Rod Serling’s Twilight Zone aired for the first time on October 2, 1959. Steve Vertlieb, the Thunder Child, celebrates the show’s 50th anniversary in his essay “An Element of Time”, by telling the fascinating story of how the show succeeded despite the mundane tastes of CBS executives, and became an icon of early television:
There is an obscure Air Force term relating to a moment when a plane is coming down on approach and a pilot cannot see the horizon. It’s called the Twilight Zone. …
Rod Serling had penned several landmark teleplays for The Columbia Broadcasting System, including Patterns, and Requiem For A Heavyweight, but the perils of network censorship were beginning to take a toll on the idealistic author. As his artistic voice and moral integrity became increasingly challenged by network cowardice, Serling found his search for lost horizons alarmingly elusive.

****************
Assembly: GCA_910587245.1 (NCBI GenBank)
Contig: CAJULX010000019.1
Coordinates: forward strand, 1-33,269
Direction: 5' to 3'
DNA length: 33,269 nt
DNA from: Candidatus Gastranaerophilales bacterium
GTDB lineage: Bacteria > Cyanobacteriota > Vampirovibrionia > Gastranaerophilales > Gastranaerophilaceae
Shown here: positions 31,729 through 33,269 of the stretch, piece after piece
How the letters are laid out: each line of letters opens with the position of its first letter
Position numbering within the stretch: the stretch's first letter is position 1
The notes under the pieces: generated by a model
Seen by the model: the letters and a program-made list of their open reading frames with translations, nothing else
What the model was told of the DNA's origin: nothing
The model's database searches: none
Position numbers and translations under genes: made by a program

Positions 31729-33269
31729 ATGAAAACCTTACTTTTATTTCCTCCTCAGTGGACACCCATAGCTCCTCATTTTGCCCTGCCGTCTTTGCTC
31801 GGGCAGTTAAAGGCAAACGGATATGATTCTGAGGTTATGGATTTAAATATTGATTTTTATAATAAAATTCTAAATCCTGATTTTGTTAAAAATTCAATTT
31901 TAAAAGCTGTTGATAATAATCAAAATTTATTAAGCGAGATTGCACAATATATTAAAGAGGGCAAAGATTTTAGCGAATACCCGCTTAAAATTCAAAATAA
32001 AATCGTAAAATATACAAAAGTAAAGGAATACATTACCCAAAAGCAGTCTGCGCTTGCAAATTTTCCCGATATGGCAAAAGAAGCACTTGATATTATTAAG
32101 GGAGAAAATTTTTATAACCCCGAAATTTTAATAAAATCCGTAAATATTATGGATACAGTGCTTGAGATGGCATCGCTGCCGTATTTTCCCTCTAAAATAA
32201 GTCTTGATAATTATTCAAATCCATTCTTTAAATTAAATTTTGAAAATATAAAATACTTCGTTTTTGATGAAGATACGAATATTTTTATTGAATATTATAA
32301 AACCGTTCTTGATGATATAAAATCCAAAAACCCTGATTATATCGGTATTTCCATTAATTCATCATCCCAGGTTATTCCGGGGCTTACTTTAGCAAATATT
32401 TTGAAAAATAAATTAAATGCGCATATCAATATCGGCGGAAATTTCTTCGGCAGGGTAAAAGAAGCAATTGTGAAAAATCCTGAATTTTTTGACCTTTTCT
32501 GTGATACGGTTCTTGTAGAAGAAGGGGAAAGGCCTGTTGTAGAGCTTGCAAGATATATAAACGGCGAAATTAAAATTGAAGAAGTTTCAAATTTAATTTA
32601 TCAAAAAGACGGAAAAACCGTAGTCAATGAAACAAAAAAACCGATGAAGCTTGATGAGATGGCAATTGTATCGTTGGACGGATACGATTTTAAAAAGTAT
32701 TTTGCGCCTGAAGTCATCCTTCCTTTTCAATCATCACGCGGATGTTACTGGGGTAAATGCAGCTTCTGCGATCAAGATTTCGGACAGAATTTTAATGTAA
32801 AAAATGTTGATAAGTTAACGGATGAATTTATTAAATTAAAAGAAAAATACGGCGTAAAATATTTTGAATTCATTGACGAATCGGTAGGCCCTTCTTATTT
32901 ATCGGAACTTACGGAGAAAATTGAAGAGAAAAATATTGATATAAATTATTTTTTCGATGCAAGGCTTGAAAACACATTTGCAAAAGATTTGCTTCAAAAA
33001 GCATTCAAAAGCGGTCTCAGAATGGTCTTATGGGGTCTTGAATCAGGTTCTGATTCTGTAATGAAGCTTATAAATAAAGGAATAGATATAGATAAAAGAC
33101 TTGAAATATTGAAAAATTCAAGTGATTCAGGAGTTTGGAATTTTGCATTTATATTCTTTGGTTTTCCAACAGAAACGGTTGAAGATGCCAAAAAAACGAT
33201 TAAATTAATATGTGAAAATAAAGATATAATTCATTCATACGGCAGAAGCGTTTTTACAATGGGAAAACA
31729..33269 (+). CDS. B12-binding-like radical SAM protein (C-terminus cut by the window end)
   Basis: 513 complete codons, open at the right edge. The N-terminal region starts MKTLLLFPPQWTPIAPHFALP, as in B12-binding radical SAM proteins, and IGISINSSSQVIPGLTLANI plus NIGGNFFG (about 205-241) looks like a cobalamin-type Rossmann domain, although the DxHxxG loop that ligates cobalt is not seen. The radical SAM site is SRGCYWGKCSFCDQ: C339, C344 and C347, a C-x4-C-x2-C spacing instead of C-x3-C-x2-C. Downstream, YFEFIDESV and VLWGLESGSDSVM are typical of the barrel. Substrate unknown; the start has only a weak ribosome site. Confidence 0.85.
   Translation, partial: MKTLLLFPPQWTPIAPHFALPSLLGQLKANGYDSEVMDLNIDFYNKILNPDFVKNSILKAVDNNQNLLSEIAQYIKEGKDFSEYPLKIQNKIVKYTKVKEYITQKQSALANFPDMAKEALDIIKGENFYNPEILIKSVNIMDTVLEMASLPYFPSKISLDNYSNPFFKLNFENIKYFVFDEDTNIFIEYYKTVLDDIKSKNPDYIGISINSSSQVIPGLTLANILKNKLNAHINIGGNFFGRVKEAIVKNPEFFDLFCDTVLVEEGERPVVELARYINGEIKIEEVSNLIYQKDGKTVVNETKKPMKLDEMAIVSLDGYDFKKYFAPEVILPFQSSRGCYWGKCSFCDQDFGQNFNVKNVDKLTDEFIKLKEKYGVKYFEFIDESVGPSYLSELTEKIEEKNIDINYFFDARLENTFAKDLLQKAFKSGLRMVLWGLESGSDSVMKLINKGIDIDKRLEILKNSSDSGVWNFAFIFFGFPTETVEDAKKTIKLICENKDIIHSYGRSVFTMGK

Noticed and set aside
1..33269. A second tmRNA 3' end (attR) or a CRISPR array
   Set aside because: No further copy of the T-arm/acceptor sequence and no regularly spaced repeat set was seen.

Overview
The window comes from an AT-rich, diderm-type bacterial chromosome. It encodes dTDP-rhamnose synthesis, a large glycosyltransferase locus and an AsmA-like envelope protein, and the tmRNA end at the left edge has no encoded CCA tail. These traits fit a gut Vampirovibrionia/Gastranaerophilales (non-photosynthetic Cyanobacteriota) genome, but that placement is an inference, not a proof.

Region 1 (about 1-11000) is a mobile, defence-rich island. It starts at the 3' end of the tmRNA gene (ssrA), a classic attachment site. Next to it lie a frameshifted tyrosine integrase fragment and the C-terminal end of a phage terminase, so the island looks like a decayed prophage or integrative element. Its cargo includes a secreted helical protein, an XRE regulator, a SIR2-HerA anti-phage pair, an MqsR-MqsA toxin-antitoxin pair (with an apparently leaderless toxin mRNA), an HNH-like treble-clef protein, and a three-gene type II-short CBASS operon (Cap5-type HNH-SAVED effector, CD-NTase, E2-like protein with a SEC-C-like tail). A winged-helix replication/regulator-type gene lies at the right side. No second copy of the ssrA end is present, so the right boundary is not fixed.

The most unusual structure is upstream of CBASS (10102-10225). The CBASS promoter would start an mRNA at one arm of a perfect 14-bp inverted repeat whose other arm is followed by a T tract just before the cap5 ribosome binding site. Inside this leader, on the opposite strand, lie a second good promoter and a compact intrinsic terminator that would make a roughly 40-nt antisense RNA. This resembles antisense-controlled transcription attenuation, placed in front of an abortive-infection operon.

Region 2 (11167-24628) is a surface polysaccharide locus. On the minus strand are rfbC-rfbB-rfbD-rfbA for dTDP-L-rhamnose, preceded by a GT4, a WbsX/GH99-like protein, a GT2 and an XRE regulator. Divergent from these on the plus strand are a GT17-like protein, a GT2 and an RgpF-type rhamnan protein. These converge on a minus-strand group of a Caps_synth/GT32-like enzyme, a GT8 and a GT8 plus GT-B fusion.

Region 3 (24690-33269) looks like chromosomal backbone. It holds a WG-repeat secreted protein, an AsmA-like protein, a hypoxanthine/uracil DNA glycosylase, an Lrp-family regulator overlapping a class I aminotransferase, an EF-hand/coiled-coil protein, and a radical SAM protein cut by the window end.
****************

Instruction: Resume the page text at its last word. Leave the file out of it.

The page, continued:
(Vertlieb would like it noted that his essay has been posted simultaneously at Roger Hall’s Film Music Review.)
[Thanks to Steve Vertlieb and John King Tarpinian for the links.]